In Figures 5 through 10 below, I present my scheme for selecting the maximum safe withdrawal rate. It requires knowledge of the beginning CAPE and the CPI for the 12 months before a person’s retirement date, two figures that are usually readily available. First, you should identify the chart showing the prevailing inflation regime, which is determined by the 12-month trailing CPI (if you have strong feelings that the inflation regime will change in the near future, you can choose another chart). Then you can locate the current Shiller CAPE ratio in the left column of the chart, and then the corresponding historical SAFEMAX in the right column. Voilà!

I developed the SAFEMAX values by sorting the entire database using inflation regimes, then by sub-sorting using the beginning CAPE ratio within each regime. I ignored data for which the 30-year price-earnings ratios were 30% more or less than the long-term average of 17.05; in other words, I anticipated *approximate* reversion to the mean of the Shiller CAPE. I felt that much larger deviations created unrealistically high or low safe withdrawal values. Even so, my permissible 30-year CAPE ratio has a wide range, from approximately 12 to 22.

The choices for SAFEMAX were not always clear-cut, and there is quite a bit of subjectivity in my selections. In many cases, there were just a small number of applicable retirement scenarios. When in doubt, I chose the more conservative value of SAFEMAX. Overall, I was struck by the high degree of consistency by which the safe withdrawal rate responded to a combination of the beginning CAPE ratio and inflation.

Figure 11 compares the historically computed safe withdrawal rate with the SAFEMAX predicted by my tabular method. It’s not a perfect fit (the correlation is 86%), but that’s hardly to be expected. My method depends on two initial conditions, the CAPE ratio and inflation. If either one of these changes significantly during the life of the portfolio, the withdrawal rate could be affected. An example of this occurs at the right end of the chart, where SAFEMAX values in the late 1980s were inflated by unusually high stock market valuations 30 years later, something my approach could not anticipate. Overall, my method accomplishes its objective of specifying withdrawal rates that are in reasonable agreement with those actually achieved in the past.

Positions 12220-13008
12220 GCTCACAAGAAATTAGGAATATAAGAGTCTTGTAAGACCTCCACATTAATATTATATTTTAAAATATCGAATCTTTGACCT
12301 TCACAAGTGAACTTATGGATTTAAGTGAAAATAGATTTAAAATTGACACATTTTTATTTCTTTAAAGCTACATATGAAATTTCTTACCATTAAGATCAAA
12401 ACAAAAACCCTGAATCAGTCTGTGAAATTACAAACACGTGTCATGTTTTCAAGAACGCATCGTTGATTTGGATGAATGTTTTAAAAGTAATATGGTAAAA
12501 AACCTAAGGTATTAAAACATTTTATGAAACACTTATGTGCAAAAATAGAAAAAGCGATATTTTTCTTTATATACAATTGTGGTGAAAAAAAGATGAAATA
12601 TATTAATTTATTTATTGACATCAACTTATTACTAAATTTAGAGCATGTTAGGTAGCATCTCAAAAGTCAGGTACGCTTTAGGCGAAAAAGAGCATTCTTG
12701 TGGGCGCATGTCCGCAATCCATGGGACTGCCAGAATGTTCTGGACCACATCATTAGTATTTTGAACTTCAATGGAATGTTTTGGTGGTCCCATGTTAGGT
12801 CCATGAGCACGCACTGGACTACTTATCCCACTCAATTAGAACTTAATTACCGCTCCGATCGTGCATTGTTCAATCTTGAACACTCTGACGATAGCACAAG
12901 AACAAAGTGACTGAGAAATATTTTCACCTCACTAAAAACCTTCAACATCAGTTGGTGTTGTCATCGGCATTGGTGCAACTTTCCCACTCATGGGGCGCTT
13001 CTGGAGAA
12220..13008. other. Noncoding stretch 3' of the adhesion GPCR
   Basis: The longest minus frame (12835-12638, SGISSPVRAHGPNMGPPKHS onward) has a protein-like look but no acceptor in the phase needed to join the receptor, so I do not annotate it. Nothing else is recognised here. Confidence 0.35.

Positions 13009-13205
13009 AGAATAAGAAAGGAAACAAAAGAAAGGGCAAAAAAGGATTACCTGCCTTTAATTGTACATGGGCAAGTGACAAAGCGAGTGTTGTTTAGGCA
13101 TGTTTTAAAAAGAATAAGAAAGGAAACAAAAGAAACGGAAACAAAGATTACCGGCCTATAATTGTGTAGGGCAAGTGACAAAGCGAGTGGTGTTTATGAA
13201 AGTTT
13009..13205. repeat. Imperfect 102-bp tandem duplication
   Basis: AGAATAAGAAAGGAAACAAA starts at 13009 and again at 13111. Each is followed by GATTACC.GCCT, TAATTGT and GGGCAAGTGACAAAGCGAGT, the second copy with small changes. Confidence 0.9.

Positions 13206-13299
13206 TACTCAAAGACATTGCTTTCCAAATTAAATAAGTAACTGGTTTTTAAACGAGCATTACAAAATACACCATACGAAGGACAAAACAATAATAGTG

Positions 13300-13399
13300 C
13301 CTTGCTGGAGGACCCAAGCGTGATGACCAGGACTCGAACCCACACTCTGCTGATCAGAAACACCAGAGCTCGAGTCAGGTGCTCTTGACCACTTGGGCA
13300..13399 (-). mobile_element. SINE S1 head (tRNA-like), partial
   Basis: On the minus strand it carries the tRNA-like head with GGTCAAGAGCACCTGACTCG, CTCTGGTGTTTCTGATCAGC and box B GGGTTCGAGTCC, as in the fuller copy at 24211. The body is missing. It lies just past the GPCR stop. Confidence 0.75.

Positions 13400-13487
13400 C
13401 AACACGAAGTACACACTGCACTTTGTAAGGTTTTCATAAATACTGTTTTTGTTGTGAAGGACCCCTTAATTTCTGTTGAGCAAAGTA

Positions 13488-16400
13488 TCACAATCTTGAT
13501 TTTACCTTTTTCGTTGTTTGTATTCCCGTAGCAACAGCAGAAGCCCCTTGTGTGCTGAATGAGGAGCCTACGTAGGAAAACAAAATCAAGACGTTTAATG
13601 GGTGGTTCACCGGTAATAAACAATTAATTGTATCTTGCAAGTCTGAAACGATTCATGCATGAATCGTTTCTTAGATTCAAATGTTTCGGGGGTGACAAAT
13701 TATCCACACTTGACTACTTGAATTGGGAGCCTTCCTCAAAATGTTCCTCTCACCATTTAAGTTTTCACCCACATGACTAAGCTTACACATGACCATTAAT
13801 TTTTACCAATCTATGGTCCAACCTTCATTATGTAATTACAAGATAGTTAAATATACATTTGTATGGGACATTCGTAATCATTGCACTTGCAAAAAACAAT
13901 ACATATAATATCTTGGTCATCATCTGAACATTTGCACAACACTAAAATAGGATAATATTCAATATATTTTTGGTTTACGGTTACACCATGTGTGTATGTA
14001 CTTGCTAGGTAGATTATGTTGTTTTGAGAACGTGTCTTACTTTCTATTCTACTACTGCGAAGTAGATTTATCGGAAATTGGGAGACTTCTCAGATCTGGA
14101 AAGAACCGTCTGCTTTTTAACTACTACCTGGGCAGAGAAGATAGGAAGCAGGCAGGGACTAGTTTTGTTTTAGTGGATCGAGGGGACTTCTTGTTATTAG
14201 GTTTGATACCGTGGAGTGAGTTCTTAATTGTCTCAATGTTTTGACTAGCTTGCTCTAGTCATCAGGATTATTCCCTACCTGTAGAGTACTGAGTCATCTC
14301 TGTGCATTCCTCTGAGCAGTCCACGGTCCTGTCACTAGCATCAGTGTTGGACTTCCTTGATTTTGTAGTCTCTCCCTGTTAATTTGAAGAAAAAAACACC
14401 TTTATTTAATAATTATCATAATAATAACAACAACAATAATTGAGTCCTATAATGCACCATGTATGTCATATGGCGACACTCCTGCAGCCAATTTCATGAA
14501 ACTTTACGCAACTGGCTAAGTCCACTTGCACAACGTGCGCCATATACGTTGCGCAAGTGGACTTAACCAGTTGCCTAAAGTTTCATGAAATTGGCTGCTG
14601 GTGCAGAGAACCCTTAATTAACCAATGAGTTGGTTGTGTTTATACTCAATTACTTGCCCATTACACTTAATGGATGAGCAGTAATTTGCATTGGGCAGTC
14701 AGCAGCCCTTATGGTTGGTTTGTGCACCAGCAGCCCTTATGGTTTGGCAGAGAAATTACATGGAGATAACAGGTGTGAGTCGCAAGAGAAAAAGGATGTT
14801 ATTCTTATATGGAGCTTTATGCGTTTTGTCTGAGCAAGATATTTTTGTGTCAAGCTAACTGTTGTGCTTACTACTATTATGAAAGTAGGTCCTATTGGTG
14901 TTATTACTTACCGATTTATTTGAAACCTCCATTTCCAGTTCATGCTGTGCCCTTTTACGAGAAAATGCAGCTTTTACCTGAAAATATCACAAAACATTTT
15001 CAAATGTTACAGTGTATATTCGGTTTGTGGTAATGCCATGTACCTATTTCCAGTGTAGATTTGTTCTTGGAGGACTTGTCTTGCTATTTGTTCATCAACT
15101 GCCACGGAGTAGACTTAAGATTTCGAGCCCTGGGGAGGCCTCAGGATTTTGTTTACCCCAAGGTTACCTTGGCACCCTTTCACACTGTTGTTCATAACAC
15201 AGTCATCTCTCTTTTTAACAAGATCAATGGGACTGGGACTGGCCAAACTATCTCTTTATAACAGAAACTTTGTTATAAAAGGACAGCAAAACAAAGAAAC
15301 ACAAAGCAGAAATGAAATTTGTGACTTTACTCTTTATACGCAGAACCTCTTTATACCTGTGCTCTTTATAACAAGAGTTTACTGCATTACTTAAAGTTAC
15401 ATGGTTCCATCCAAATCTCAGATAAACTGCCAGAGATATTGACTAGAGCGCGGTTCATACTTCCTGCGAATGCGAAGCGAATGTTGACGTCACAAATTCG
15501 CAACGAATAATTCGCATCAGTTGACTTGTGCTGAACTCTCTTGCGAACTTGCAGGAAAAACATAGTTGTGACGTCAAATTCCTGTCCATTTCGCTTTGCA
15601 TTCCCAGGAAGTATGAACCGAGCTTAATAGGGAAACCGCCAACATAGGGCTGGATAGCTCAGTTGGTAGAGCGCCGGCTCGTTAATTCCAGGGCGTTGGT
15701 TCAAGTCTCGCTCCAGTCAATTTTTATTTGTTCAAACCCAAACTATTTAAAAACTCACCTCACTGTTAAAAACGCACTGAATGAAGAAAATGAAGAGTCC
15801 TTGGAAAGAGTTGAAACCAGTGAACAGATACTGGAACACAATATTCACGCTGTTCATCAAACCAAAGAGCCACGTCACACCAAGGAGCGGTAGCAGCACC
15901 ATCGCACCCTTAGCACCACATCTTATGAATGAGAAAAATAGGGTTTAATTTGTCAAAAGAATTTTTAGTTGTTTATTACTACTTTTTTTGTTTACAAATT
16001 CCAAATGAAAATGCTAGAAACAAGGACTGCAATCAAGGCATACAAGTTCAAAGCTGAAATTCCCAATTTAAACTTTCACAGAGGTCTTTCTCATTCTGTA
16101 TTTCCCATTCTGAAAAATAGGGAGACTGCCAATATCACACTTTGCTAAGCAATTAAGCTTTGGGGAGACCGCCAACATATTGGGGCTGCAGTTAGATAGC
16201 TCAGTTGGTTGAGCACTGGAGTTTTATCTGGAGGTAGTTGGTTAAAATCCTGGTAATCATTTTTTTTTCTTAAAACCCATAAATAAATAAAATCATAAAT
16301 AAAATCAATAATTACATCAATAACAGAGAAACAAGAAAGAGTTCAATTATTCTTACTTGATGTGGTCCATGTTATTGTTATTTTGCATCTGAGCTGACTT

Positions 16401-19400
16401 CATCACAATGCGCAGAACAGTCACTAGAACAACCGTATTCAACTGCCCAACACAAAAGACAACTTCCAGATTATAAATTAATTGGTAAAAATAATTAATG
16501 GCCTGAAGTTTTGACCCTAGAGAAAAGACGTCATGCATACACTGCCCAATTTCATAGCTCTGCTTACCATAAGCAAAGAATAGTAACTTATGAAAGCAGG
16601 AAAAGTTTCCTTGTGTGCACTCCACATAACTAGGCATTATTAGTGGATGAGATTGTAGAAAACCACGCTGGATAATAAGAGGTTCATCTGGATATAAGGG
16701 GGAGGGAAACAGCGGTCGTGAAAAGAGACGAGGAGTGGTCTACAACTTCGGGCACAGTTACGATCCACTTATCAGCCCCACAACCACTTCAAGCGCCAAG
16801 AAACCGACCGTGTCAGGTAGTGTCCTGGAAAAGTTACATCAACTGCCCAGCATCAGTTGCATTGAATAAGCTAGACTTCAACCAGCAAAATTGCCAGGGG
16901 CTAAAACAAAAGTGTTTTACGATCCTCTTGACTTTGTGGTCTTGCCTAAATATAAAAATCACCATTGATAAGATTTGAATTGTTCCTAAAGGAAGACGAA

I apologize for the complexity of my six-table scheme, given the elegant simplicity of Michael’s one-table version. However, I believe that the added complexity is justified by the much wider range of SAFEMAX choices offered. If the right circumstances present themselves, perhaps you can make some future client happy by recommending a 10% withdrawal rate!

Unfortunately, as Michael observed in his 2008 article, the “CAPE needle” has been jammed against the upper valuation stops for almost all of the last 25 years. As a result, almost the only choice for safe withdrawal rates has been the highest CAPE value in each table.

The sole exception to this dilemma occurred in the 12 months following the market bottom in March 2009, when the Shiller CAPE ratio temporarily fell below its long-term average. For example, the April 1, 2009, retiree had a 14.98 CAPE in a low-inflation environment, which according to Figure 8 corresponds to a 6.5% safe withdrawal rate. Those retirees withdrawing at that rate since that day would have seen their portfolio gain 51% in nominal value, making it highly likely it will sustain them for the full 30 years. This provides some modest verification for the method I have expounded above.

In summary, based on the earlier work of Michael Kitces, I have presented a tabular method to select an initial withdrawal rate for retirement portfolios, based on both recent inflation and stock market valuations. It exhibits a wide range of choices, between the “worst case” of 4.5% and a high of 13%, representing the full range of historically successful withdrawal rates. It is simple to use, though right now it applies only to tax-advantaged portfolios with a desired longevity of 30 years.

I should also issue the usual cheerful disclaimer that this research is based on the analysis of historical data, and its application to future situations involves risk, as the future may differ significantly from the past. The term “safe” is meaningful only in its historical context, and does not imply a guarantee of future applicability.